In 2011, I announced I was trying to see every film released in 1939. This new series chronicles films released in 1939 as I watch them. As we start out this blog feature, this section may become more concrete as I search for a common thread that runs throughout each film of the year. Right now, that’s difficult.
1939 film: Confessions of a Nazi Spy
April 27, 1939
Edward G. Robinson, George Sanders, Francis Lederer, Paul Lukas, Henry O’Neill, Dorothy Tree, Lya Lys, Sig Ruman, Joe Sawyer, Grace Stafford, Ward Bond (uncredited), Regis Toomey (uncredited), John Ridgely (uncredited)
Studio: Warner Bros.
Director: Anatole Litvak
Dr. Kassell (Lukas) travels from Germany to the United States to rally support for the Nazi party with German Americans. As support and spy activity grows in the United States, the United States Federal Bureau of Investigation investigates Nazi activity in the U.S., led by Agent Ed Renard (Robinson).
• World War II had not yet begun in Europe. This was one of the first American anti-Nazi films, which was groundbreaking because other films wanted to remain neutral.
• One of two films that Lya Lys starred in 1939. Her Hollywood career ended a year later in 1940.
• One of two films that Frances Lederer acted in 1939. Lederer became a United States citizen in 1939.
• Edward G. Robinson was only in two films released in 1939, including Blackmail (1939).
• The only film Anatole Litvak directed in 1939.
• Another working title was “Storm Over America.”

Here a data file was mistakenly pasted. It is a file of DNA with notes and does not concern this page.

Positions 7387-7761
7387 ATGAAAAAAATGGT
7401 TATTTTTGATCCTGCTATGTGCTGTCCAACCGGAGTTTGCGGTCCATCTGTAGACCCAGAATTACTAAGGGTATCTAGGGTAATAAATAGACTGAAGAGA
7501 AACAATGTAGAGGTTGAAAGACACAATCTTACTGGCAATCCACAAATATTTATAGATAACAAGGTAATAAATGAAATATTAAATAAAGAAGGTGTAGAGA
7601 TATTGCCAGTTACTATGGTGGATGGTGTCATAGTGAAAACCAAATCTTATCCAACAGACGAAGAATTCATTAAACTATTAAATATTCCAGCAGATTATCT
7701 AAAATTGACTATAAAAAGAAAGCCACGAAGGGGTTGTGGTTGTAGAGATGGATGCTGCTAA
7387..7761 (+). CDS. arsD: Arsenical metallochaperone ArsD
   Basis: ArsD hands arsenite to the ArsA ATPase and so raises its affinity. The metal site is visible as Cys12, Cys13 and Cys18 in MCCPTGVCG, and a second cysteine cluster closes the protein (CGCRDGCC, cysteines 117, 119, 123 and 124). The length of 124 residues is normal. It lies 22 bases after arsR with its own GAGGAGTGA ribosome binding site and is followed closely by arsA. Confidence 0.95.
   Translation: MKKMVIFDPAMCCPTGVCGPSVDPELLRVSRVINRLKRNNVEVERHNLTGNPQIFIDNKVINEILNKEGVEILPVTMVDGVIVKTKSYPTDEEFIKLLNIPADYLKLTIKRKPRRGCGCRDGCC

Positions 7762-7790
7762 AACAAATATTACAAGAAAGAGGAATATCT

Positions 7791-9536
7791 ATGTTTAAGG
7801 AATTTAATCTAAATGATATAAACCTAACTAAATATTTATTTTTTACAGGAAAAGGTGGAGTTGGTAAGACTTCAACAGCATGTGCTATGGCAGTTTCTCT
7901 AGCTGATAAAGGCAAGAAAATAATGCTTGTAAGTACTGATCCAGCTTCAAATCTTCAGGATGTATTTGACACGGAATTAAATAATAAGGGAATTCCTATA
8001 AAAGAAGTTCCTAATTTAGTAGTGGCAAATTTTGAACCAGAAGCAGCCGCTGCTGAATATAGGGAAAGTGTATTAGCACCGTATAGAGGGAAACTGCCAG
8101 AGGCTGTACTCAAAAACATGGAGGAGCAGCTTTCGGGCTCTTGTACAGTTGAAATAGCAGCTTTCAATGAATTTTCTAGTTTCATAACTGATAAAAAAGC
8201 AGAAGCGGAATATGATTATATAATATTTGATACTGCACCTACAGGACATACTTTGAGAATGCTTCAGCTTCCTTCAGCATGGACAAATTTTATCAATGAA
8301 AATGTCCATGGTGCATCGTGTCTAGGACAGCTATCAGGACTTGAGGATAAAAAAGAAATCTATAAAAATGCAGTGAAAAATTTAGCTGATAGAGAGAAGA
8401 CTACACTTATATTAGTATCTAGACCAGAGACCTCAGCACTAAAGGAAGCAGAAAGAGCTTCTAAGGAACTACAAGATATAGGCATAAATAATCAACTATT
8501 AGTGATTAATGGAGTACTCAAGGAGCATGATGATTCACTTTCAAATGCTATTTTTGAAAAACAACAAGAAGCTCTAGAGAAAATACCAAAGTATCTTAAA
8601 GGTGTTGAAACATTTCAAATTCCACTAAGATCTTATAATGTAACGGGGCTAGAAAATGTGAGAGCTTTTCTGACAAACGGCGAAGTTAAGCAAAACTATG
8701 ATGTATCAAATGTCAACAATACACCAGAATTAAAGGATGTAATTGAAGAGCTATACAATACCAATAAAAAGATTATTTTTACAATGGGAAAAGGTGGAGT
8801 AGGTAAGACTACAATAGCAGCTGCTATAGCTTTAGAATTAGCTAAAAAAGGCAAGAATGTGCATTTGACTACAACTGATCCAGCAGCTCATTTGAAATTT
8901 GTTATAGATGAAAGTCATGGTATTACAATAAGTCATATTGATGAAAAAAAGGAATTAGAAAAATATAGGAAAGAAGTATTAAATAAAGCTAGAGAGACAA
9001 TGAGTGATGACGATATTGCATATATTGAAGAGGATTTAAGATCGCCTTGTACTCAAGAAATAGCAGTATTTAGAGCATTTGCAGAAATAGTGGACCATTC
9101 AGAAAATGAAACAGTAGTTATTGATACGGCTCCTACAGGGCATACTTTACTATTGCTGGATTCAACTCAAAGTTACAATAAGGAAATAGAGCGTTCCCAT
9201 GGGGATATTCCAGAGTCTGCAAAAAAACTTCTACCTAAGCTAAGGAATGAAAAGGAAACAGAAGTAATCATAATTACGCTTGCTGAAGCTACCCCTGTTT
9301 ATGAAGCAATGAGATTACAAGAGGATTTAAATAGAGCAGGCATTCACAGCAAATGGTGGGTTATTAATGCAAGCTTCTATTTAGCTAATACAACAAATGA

• The film is based on true events surrounding a spy ring in New York and the 1938 trial that followed, the Guenther Gustave Rumrich Spy Case of 1938.
• The film was banned from some European and South American countries, according to a July 7, 1940 news clipping.
• Due to the subject matter of the film, no visitors were allowed on set, and the set was under police protection, according to a May 26, 1939, news brief.
• Some actors had family living in Germany at the time the film was released. They changed their names so their families would not face prosecution. Warner Bros. would not release the names of the seven German actors in the film for their persecution, according to a May 26, 1939 news brief.
• German diplomatic forces worked to suppress the film. Seven Warsaw, Poland theater operators were hanged for showing the film following the Nazi occupation, according to a July 7, 1940, article “‘Nazi Spy’ has had tempestuous career so far.”
• The film was re-released in 1940.
• Based on articles by FBI Special Agent Leon G. Turrou, who led the investigation that located Nazi Germans within the United States. Turrou was a technical advisor for the film.
My review: Searching for the “1939 feature”:
Britain and France declared war on Germany Sept. 3, 1939, after Germany invaded Poland on Sept. 1, 1939. The United States declared war on Germany on Dec. 11, 1941.
But Warner Bros. declared Nazi Germany on April 27, 1939, with the release of “Confessions of a Nazi Spy” (1939).
With trouble boiling in Europe throughout the 1930s, the United States wanted to remain largely neutral, particularly coming off of World War I. “Confessions of a Nazi Spy” was the first anti-Nazi film to be released by a major Hollywood studio.
The film beings in the United States in the early 1930s. Dr. Karl Kassel, played by Paul Lukas, traveled to the United States from Germany to gain support for the Nazi party from German Americans. As the film progresses over the years, we see Dr. Kassel gain more power with the party. We also see German American Kurt Schneider, played by Francis Lederer, join the cause and become a spy for the Nazis. Unemployed Schneider believes stealing papers (convincing his military friend Werner Renz, played by Joe Sawyer) will help him gain power and become rich.